If my pedalboard has 5 true bypass pedals,do I need a buffer?

Discussion in 'Effects, Pedals, Strings & Things' started by jackroylee, Feb 19, 2012.

  1. jackroylee

    jackroylee Member

    Messages:
    286
    Joined:
    Nov 17, 2011
    As the title said,thank you
     
  2. JackStraw12

    JackStraw12 Supporting Member

    Messages:
    4,614
    Joined:
    Nov 30, 2010
    Location:
    Denver
    I believe so. I have a buffer at the beginning and end of my chain and about 6 TB pedals between them. They definitely help with retaining highs.
     
  3. tibbon

    tibbon Member

    Messages:
    1,152
    Joined:
    Apr 9, 2010
    Location:
    Columbus, OH
    Do you currently have a problem with your sound, or does it sound like you want it to sound like?

    If it currently sounds good, then you don't need anything at all. How's it sound in bypass vs going straight to the amp? Keep in mind that as soon as you turn on one pedal, then you essentially will likely have a buffer in place at that point, as almost all pedals have an amplifier stage, and even if it isn't at unity gain it will do the same thing as a buffer essentially.

    One of my friends who have a 30+ pedalboard was able to remove all the buffers from his board and now has no issues after he upgraded his cabling a bit.
     
  4. jackroylee

    jackroylee Member

    Messages:
    286
    Joined:
    Nov 17, 2011
    thanks a lot guys,it helps a lot!
     
  5. justnick

    justnick Gold Supporting Member

    Messages:
    3,673
    Joined:
    Dec 12, 2010
    Location:
    Saint Paul, MN
    Keep in mind that the total length of cable between guitar and amp will be the main factor in any differences you hear, not the number of pedals. So if things are sounding a bit dark you may simple be able to shorten your cable lengths. Or add a buffer to decouple the guitar from subsequent cabling.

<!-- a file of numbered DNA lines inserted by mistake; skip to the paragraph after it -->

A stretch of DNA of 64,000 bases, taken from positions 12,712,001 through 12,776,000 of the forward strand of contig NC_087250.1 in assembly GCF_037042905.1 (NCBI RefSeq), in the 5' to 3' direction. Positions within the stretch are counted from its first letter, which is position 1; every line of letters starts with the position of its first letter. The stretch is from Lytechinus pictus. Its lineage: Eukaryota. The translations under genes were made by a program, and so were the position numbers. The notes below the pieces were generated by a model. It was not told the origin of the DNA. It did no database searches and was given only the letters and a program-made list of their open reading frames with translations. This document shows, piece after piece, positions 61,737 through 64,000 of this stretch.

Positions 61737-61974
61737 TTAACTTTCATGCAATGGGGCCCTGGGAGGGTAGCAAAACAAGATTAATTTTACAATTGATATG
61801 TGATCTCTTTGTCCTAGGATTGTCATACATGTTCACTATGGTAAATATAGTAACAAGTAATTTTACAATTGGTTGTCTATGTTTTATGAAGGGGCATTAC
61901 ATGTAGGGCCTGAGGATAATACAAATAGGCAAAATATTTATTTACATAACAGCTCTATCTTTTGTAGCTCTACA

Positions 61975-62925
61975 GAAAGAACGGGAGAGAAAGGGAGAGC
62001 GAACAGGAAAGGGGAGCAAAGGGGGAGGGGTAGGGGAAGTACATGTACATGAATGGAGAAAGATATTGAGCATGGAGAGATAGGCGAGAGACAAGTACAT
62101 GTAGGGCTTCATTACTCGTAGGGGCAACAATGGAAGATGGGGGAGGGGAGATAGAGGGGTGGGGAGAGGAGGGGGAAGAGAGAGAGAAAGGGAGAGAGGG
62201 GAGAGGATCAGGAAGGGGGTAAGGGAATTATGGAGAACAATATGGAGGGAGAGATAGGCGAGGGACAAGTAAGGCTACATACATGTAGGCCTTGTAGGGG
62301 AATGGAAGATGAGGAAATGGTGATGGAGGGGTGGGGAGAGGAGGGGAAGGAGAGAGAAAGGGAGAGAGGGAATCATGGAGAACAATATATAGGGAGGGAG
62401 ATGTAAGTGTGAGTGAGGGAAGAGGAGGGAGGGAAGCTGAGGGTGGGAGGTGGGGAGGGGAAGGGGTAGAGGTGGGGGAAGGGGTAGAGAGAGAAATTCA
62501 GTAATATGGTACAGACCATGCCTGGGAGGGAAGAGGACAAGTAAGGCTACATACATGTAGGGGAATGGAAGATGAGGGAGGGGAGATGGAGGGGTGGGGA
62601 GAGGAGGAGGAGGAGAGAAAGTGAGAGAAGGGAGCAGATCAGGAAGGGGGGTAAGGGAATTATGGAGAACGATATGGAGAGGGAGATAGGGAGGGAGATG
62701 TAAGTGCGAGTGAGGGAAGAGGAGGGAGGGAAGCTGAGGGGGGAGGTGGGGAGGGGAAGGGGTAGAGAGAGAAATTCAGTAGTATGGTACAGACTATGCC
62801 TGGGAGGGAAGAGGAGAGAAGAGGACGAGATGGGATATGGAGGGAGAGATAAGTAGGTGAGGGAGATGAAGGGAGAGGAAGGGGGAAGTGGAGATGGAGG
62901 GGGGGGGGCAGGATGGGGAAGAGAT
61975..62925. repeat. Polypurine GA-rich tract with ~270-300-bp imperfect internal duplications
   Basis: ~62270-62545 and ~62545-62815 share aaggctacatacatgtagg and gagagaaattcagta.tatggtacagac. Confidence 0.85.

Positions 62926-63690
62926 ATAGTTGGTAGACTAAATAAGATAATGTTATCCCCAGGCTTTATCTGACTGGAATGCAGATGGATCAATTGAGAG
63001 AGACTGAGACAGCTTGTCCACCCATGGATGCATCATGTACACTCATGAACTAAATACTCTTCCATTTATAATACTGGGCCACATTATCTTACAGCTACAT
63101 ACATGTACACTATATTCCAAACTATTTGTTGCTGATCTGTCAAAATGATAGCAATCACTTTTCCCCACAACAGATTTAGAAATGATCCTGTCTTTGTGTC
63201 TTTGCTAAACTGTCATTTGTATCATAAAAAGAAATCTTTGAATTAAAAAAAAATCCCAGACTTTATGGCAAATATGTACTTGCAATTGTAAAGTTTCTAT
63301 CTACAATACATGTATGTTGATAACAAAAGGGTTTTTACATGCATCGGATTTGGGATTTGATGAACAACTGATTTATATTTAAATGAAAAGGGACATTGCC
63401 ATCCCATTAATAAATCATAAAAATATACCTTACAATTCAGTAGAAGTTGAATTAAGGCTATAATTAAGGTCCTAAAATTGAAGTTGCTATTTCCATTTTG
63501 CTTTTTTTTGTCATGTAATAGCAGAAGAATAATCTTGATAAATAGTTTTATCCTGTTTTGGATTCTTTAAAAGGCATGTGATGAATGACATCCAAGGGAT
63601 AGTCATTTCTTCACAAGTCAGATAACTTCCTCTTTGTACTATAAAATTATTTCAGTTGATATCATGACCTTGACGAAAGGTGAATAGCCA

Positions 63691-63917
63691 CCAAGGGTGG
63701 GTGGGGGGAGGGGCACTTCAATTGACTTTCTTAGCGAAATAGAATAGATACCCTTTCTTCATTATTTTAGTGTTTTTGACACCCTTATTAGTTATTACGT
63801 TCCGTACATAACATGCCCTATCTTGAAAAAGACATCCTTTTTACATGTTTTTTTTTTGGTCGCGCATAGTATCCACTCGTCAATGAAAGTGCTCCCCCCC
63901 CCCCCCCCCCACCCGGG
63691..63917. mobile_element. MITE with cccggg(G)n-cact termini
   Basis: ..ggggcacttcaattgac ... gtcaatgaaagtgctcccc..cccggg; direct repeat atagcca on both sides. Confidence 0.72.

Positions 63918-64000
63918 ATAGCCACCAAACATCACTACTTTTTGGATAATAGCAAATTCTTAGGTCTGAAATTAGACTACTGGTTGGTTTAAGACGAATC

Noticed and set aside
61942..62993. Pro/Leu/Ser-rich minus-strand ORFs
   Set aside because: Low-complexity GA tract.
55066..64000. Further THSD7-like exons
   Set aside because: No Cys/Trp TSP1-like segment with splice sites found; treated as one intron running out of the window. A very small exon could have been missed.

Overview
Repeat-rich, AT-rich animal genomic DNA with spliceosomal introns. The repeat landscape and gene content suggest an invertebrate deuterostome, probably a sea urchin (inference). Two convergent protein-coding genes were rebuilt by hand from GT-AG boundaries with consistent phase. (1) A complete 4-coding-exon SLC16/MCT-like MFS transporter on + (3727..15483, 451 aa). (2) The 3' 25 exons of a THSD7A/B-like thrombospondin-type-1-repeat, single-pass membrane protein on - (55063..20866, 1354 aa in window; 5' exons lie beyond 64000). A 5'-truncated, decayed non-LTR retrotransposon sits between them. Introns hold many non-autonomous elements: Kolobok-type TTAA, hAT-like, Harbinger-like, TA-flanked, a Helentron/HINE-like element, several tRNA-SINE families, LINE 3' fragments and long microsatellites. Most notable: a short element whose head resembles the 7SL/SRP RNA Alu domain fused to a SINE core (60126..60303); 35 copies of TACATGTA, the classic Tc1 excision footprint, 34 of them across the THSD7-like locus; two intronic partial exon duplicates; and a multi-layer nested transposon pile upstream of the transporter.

n
     
  6. chervokas

    chervokas Member

    Messages:
    6,864
    Joined:
    Feb 16, 2008
    Well, the questions to ask yourself in determining this are: how much cable are you using? What's the capacitance of the cable? Are any of your pedal always on or mostly on? What differences do you hear between your tone plugged directly in vs. your tone plugged into the pedals but with all the pedals switched off?

    In my experience with 5 true bypass pedals and low capacitance cable a buffer isn't a necessity.
     
  7. justonwo

    justonwo Member

    Messages:
    3,096
    Joined:
    Mar 2, 2005
    Location:
    SF Bay Area
    This is one of those things that is completely empirical. If you play with all your pedals off often and you don't like the resulting loss of highs, then you have your answer. Don't try to create a problem where there isn't one. If you don't like the tone through your pedalboard, then try a buffer.
     
  8. OotMagroot

    OotMagroot Supporting Member

    Messages:
    5,417
    Joined:
    Mar 23, 2008
    I have 10 true bypass pedals on my 'board. I am running a Toadworks Big Banana buffer first in the chain. The buffer does help with the high-end loss. Is it a night and day difference? Not in my chain (see my sig for my pedal selection). So, I am gonna say - at least with my experience and equipment - that the difference is very small.

    When playing with the other two guys in my power-trio, the difference becomes even more blurred.
     
  9. Michael_V

    Michael_V Supporting Member

    Messages:
    4,679
    Joined:
    Nov 1, 2010
    Compare your sound when plugged straight into your amp against your sound going through your board with all pedals off. If it sounds better the first way, you need a buffer.

    I have a biggish board with two buffers: one at the beginning in my volume pedal (Thru Tone EB Jr) and one at the end (JHV3 HQ Buffer).
     

Share This Page